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Zeck: Leave It Behind

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I’m writing this right before Christmas break and beyond the many things I’m looking forward to about a holiday break, one of the biggest is the slowing down. You know that in-between week before New Year’s, where no one answers the phone or emails, and nothing is going on? 

I live for that week. It’s a guilt-free week to lay low before things ramp back up again. 

Recently I was talking to a consultant and he said he loved that week for another reason: It’s an opportunity to quiet the mind and reflect on the year. He recommended looking at everything in your shop—staffing, marketing, car count, the numbers, training—and look at it with curiosity, not with ego or contempt. Just use it as data, nothing more nothing less. 

I like what Kevin Rains said in his column this month, about asking yourself what you want to leave behind in 2021. January is stereotypically notorious as a month for setting big goals—and then quickly abandoning them. So, before you delve too deeply into grandiose visions, start with discarding what didn’t serve you this year. Like Kevin said, that could be relationships, tasks, processes. But think critically about those; in some ways, they hold the keys to your success this year. 

It’s said insanity is doing the same things over and over and expecting a different result; how can we ever accomplish our goals if we don’t free up the space—mentally, emotionally, physically, spiritually—to focus and discard the noise?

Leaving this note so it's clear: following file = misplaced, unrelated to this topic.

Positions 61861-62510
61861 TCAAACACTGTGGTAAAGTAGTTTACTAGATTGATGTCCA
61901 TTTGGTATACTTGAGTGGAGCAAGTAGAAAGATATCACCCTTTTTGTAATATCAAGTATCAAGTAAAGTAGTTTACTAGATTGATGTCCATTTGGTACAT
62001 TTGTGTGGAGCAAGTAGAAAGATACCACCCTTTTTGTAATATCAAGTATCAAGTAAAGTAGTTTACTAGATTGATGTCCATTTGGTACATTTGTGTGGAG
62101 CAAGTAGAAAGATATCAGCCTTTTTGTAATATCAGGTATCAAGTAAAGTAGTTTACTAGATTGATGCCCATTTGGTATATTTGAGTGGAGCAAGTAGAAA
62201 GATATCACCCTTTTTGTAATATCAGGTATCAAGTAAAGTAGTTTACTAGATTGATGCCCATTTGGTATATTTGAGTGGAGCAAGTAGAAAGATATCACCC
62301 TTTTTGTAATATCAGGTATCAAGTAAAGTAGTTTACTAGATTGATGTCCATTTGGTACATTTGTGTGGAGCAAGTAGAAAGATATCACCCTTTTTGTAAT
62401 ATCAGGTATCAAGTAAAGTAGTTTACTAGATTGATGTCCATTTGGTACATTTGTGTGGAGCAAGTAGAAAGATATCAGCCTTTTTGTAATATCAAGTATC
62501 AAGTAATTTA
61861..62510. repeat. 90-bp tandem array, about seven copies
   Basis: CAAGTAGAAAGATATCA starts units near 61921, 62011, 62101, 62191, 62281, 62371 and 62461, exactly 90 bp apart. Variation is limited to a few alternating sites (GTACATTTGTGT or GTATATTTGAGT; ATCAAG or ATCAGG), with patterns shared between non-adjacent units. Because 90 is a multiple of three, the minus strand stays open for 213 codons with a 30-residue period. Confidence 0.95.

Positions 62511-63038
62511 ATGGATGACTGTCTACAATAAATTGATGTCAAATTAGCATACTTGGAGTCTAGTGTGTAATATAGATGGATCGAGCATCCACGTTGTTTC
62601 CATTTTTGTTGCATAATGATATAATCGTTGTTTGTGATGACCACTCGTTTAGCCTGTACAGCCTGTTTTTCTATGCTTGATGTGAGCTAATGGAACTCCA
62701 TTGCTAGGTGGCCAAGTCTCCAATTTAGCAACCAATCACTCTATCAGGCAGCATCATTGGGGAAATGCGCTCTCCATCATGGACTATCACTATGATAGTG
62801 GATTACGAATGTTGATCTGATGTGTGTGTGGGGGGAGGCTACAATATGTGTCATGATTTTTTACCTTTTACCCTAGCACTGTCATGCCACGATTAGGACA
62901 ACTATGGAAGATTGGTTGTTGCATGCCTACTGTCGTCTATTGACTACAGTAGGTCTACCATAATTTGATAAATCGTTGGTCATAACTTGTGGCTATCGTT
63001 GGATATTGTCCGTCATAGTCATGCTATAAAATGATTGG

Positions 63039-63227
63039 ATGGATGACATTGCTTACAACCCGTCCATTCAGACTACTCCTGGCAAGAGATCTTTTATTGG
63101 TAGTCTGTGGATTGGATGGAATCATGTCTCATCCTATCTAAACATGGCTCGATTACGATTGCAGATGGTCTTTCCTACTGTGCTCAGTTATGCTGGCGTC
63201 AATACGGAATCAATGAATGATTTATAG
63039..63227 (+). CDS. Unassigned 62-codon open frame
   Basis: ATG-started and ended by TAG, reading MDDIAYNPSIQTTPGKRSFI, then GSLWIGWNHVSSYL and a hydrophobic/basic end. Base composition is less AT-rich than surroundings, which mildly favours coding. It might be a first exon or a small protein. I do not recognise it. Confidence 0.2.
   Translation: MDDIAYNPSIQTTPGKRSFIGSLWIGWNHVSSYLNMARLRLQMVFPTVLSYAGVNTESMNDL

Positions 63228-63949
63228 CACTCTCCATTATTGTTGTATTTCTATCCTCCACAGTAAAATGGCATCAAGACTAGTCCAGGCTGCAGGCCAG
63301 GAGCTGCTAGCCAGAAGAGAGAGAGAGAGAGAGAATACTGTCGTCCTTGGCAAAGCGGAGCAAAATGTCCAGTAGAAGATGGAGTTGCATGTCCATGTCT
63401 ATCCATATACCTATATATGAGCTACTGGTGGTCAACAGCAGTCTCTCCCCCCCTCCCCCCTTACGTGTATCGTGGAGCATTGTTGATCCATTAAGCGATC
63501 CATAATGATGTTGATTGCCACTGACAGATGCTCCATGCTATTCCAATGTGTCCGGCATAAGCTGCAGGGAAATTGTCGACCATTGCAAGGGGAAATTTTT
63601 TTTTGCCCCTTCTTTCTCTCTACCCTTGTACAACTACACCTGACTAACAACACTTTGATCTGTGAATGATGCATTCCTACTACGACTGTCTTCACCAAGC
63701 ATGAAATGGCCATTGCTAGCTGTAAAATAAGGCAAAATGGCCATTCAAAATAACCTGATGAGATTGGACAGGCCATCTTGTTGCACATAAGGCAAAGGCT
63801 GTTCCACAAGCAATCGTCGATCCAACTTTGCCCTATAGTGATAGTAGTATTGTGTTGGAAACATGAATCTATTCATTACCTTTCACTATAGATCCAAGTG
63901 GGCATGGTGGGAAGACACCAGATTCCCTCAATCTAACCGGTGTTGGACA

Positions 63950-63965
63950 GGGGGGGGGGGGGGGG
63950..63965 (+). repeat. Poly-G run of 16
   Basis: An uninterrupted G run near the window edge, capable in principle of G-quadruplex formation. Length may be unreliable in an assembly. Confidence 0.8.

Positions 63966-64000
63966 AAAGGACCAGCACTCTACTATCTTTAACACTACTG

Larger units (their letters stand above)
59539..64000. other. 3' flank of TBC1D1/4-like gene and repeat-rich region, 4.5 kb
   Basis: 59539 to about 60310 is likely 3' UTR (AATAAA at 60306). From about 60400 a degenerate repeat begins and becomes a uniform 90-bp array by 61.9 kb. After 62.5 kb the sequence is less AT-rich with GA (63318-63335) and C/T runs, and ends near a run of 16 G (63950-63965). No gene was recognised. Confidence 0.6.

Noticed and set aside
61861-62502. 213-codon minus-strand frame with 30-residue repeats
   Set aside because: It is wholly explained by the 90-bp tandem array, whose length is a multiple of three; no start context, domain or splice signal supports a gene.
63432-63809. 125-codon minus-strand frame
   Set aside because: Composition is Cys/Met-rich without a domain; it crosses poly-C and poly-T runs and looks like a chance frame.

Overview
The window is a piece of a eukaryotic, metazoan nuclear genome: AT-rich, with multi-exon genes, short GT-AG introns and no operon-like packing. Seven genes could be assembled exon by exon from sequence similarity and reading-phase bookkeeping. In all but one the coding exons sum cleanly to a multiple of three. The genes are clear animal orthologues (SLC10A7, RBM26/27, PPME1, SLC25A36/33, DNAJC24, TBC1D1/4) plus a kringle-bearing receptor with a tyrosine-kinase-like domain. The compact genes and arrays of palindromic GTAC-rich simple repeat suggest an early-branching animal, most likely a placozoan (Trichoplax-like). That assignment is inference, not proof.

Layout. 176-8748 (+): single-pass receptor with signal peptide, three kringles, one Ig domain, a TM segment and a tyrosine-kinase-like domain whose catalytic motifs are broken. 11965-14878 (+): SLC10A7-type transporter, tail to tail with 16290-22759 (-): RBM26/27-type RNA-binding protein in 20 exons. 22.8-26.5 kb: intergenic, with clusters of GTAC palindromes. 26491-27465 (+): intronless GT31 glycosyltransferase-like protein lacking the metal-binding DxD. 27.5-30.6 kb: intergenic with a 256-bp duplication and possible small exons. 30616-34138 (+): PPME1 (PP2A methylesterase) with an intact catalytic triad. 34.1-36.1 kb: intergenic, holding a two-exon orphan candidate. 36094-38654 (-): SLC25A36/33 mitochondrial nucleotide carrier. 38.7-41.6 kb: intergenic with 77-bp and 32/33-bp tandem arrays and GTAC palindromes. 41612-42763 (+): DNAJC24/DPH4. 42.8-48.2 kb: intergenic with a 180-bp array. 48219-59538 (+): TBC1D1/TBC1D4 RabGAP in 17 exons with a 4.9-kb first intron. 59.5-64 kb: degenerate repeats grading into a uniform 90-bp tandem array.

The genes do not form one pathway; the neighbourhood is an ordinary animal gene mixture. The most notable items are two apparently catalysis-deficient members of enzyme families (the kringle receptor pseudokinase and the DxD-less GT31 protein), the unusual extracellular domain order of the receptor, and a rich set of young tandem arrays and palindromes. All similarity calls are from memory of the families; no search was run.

That’s what we wanted to leave you with this issue and it’s why we kicked off the year with a feature asking top shop owners for their brightest industry ideas. You’ll see that those ideas run the gamut but, having met all these operators personally, I know for sure that they are all focused on the big picture—clearly, to big success. 

As you read through the stories, maybe you’ll start to pick up on a subtle theme. Nearly all of the shop owners’ brightest ideas involved a pivot; for their success to take shape, they all had to let go of something that wasn’t working. That could be a leadership style, an idea about culture, or even traditional shop floor setup.

That’s what Jason Boggs has challenged us all to do this month, too; to take a look at our beliefs and ask ourselves whether any of them could be wrong. He took a look at the industry's belief that small shops can’t compete against MSOs but there are surely tons of long-held beliefs that may not be accurate any longer.

This year, don’t accept the status quo for yourself. And instead, usher in a new era of success.

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